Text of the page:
Te Kete Ipurangi Navigation:

Te Kete Ipurangi

Te Kete Ipurangi user options:

Ministry of Education.
Kaua e rangiruatia te hāpai o te hoe; e kore tō tātou waka e ū ki uta

Digital technologies implementation process

Four levels of implementation

Below are the action steps for the level your school is at in the implementation of digital technologies in the revised technology learning area.

To see an overview of all the levels go to digital technologies implementation support tool.

Now underway

Flame burning brighter

Download PDF:

Now underway DT implementation support 2020 (PDF, 1 MB)

Getting organised for change

As a leadership team, you:

  • recognise this new learning as part of your school's strategic plans and goals
  • reviewed your current professional development practices relevant to digital technologies
  • reviewed your local curriculum to see the fit with the revised technology learning area and are preparing a plan on how to implement this (see alert #4 below).

Alert #4

Want more information about what a school’s local curriculum means and would like help to do this?

Refer to the Leading Local Curriculum guides and/or to the Local Curriculum Design Tool.

Unpacking the detail

As the leadership team / curriculum leaders, you:

  • have read the revised technology learning area – and unpacked what might need to change in your school
  • have had a look at the kinds of professional supports that are available and decided which ones look relevant for your school. 

For an overview visit digital technologies support

For helpful exemplars and resources see computational thinking for digital technologies and designing and developing digital outcomes

The Raranga Matihiko Kaiako Framework

Select image to view at full size

This framework is underpinned by the conscious-competence model. Brennan, K. & Resnick, M. (2012). Using artefact-based interviews to study the development of computational thinking in interactive media designs. Paper presented at annual American Educational Research Association meeting, Vancouver, BC, Canada.

Getting to know where your people are at and what other schools are doing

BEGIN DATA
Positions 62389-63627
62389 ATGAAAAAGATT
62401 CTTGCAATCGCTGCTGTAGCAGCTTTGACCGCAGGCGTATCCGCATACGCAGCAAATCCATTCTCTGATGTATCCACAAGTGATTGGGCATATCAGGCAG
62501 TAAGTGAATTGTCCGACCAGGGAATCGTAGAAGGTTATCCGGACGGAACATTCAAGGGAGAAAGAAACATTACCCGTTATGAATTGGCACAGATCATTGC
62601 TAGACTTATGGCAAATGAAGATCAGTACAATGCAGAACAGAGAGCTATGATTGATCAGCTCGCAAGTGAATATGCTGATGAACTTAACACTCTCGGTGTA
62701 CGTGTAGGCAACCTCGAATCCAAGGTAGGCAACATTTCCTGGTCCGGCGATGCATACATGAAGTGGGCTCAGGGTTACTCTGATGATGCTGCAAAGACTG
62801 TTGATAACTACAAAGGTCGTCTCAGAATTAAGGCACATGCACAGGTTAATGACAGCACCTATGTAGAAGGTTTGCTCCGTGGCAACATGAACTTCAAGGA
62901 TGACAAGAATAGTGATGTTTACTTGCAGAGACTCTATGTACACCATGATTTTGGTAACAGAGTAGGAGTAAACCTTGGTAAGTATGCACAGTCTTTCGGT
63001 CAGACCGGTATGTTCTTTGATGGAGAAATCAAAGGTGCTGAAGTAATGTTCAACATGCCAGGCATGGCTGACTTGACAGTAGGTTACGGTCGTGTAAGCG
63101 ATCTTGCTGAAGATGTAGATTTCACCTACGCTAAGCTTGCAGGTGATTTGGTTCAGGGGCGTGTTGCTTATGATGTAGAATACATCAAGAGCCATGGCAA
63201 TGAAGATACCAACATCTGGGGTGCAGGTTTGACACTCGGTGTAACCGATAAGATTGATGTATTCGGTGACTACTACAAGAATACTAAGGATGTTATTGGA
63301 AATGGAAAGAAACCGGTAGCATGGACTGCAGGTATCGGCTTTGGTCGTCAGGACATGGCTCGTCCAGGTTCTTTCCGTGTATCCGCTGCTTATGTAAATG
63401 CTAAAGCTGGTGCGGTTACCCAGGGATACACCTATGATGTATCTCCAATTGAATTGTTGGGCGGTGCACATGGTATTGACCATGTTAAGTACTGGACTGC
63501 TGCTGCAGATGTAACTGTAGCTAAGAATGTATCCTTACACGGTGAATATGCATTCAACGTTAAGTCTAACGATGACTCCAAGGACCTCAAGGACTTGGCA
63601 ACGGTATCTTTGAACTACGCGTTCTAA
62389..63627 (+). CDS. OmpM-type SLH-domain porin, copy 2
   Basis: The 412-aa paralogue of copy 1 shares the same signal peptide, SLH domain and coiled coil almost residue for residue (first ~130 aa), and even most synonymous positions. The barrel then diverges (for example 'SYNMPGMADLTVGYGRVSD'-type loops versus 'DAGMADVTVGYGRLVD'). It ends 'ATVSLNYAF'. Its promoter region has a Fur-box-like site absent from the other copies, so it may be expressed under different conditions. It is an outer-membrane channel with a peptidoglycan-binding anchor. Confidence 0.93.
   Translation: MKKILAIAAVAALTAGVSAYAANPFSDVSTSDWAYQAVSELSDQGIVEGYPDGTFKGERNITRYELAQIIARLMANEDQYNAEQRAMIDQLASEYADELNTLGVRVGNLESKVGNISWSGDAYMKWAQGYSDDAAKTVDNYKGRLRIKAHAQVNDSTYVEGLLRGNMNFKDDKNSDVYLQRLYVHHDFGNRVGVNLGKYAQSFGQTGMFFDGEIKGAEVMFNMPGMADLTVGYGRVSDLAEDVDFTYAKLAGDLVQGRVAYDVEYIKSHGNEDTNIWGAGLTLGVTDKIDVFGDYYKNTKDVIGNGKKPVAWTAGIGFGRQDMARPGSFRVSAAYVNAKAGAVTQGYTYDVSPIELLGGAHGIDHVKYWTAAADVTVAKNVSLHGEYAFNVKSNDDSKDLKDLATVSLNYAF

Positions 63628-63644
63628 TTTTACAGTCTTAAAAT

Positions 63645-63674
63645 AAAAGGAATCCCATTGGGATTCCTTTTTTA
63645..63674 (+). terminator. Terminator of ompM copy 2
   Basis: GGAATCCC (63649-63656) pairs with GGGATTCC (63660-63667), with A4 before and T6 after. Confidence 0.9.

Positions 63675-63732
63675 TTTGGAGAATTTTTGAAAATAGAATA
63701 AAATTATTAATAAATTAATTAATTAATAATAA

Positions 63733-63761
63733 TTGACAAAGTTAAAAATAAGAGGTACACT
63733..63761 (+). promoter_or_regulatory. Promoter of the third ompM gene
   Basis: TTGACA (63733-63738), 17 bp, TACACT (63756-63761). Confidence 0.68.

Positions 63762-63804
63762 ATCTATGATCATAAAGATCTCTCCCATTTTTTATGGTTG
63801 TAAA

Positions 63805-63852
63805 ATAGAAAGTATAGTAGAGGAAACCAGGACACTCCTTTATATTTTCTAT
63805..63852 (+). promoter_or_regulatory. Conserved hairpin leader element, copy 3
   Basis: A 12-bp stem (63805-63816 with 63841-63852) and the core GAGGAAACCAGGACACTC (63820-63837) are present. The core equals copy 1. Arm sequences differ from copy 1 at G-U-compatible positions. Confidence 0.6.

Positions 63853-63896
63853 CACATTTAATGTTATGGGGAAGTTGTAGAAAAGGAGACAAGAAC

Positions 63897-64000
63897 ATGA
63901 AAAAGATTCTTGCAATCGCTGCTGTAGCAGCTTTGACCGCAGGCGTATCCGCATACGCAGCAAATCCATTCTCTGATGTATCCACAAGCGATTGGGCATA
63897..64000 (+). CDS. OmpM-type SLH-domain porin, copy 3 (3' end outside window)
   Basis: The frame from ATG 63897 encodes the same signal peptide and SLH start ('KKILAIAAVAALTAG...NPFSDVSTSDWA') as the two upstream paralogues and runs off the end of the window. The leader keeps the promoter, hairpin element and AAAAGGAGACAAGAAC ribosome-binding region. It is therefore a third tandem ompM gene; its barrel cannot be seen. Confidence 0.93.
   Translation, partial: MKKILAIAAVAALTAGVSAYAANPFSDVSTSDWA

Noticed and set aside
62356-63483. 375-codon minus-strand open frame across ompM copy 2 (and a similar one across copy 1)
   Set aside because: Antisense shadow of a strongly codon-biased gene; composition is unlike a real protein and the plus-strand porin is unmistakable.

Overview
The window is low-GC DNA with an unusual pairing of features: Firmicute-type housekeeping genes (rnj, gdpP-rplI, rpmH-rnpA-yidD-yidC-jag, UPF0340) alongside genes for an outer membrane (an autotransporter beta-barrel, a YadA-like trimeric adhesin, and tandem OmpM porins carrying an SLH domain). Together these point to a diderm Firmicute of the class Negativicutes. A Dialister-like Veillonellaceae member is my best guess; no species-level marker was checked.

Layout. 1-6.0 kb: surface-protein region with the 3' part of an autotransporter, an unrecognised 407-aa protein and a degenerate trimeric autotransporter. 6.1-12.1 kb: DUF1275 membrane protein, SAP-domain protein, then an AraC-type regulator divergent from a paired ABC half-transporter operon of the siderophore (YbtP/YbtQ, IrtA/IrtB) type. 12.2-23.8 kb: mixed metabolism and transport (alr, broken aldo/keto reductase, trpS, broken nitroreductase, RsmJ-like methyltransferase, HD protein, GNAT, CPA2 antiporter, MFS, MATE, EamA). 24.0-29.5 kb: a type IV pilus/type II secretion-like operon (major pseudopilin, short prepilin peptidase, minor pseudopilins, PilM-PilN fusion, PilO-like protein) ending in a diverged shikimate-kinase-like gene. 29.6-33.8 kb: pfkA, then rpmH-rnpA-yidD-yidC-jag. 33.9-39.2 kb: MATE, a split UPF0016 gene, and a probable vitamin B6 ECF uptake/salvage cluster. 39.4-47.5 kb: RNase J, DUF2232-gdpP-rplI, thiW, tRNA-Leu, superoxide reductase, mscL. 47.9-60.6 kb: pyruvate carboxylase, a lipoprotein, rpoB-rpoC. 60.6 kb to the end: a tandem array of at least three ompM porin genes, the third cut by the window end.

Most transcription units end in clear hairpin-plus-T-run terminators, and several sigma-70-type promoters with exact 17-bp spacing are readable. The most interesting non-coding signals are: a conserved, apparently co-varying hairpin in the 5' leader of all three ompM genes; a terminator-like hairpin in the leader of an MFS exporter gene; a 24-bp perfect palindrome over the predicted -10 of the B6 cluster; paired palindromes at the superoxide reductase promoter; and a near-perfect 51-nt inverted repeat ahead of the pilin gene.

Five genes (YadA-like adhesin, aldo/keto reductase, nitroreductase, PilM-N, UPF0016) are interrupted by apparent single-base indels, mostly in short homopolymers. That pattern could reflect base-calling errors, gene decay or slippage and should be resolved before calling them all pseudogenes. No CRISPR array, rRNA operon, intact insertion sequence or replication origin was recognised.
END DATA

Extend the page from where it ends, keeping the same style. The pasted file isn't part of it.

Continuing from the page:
As the leadership team / curriculum leaders / change leaders, you have:

  • connected with your teachers to determine their prior knowledge, capability, and confidence
  • done a stocktake or audit of what digital technologies teaching you were already doing across your curriculum and found some pockets of learning that looked similar to the new curriculum content
  • talked to: 
    • your students to find out what they know and can do already – some have experienced digital technologies learning and may well be self-motivated in this area (see alert #5 below)
    • other schools about their plans or what they are already doing and are encouraging your teachers to do the same
    • other local experts to gain more knowledge and ideas.

Find networks of expertise in digital technologies professional learning.

Find helpful case studies, videos, in teaching snapshots.

Alert #5

Not sure what this digital learning could refer to?

For example, students may have attended Code Club Aotearoa. Or they may have created their own digital solution to address a problem such as an app or a game to help a good cause.

Around the country, tamariki and young people are designing:

  • online games to promote awareness around mental health, pollution, and climate change
  • apps to help new students get familiar and settled at a new school
  • drones that are helping to look after the environment
  • robots that can lift recycling bins to help elderly citizens.

Get more ideas of digital solutions from the ‘Tech talks’ showcase

Polishing off your high-level plans

As the board of trustees and the leadership team, you: